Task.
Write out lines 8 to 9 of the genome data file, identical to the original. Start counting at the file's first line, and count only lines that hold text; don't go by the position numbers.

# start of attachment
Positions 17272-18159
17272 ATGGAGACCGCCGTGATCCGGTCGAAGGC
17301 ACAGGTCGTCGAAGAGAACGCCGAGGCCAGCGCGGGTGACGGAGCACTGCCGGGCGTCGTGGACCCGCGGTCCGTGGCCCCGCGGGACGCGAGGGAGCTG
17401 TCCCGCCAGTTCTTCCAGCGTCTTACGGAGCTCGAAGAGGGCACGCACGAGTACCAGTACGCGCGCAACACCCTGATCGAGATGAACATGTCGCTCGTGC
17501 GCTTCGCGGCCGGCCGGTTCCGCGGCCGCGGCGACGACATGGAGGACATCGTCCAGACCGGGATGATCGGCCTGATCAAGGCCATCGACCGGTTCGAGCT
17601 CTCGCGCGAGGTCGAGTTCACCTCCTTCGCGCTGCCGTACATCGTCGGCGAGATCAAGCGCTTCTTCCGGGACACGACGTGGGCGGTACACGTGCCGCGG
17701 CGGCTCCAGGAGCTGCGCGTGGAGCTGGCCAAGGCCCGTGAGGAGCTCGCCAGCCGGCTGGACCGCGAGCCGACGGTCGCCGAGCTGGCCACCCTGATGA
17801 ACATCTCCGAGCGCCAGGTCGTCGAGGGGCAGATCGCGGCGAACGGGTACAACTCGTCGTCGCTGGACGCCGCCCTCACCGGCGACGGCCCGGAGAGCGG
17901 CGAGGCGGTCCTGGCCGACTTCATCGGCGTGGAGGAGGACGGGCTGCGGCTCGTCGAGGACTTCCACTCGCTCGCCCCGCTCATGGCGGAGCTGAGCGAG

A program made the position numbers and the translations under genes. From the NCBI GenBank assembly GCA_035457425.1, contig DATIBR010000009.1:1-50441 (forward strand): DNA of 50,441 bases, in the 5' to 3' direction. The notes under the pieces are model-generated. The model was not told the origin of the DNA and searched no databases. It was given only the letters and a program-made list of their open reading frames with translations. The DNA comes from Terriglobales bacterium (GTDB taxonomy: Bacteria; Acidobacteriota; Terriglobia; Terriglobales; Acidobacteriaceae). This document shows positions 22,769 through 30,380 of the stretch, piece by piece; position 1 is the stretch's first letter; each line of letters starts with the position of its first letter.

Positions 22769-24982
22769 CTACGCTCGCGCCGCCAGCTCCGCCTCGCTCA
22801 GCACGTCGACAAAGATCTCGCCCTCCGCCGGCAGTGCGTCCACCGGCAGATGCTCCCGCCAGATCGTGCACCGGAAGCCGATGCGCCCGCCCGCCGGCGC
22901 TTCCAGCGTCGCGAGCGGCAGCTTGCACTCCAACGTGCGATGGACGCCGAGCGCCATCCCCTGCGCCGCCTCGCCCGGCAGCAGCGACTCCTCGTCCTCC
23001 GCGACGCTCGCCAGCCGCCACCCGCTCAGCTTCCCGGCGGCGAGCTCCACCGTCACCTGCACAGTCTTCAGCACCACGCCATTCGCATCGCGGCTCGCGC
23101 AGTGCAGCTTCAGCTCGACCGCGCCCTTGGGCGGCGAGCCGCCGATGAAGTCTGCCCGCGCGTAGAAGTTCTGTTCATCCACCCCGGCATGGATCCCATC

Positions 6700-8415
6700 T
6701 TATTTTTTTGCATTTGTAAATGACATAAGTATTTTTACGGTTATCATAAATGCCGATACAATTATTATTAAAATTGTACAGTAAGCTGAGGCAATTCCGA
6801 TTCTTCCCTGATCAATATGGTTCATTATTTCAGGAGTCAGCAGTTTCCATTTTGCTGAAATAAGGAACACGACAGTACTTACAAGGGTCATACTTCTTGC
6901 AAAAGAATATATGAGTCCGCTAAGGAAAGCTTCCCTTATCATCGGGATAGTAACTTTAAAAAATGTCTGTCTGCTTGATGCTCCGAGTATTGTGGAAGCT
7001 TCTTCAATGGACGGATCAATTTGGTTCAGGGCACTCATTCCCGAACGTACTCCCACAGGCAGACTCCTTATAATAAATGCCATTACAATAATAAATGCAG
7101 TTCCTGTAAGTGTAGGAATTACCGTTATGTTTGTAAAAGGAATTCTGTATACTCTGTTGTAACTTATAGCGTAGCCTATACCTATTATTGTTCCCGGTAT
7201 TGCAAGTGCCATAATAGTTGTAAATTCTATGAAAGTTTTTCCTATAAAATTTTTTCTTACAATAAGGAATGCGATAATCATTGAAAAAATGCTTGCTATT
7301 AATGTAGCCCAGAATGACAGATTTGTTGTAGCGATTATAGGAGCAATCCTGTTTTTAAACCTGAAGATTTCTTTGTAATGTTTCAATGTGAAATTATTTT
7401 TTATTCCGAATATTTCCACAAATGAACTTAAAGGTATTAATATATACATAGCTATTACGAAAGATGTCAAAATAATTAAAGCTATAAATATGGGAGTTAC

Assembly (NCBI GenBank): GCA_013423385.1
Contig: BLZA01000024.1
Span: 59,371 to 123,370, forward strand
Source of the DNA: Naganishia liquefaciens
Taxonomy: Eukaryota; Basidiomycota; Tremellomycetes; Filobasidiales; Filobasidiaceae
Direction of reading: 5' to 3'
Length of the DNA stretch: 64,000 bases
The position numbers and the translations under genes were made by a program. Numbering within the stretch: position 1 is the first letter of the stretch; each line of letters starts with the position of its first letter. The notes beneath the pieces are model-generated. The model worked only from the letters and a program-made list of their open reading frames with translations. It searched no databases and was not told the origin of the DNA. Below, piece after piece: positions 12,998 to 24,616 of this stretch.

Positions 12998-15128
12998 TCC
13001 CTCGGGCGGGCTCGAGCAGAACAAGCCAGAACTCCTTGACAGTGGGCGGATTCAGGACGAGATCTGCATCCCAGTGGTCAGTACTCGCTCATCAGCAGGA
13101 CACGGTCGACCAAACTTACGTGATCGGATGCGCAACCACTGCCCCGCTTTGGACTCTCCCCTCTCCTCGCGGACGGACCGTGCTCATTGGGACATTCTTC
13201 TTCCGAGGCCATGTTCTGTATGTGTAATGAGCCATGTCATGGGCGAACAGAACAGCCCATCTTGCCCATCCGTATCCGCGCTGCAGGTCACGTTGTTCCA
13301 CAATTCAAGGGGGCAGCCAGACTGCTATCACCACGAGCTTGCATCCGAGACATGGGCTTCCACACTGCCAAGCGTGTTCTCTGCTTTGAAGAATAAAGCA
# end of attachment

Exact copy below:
17801 ACATCTCCGAGCGCCAGGTCGTCGAGGGGCAGATCGCGGCGAACGGGTACAACTCGTCGTCGCTGGACGCCGCCCTCACCGGCGACGGCCCGGAGAGCGG
17901 CGAGGCGGTCCTGGCCGACTTCATCGGCGTGGAGGAGGACGGGCTGCGGCTCGTCGAGGACTTCCACTCGCTCGCCCCGCTCATGGCGGAGCTGAGCGAG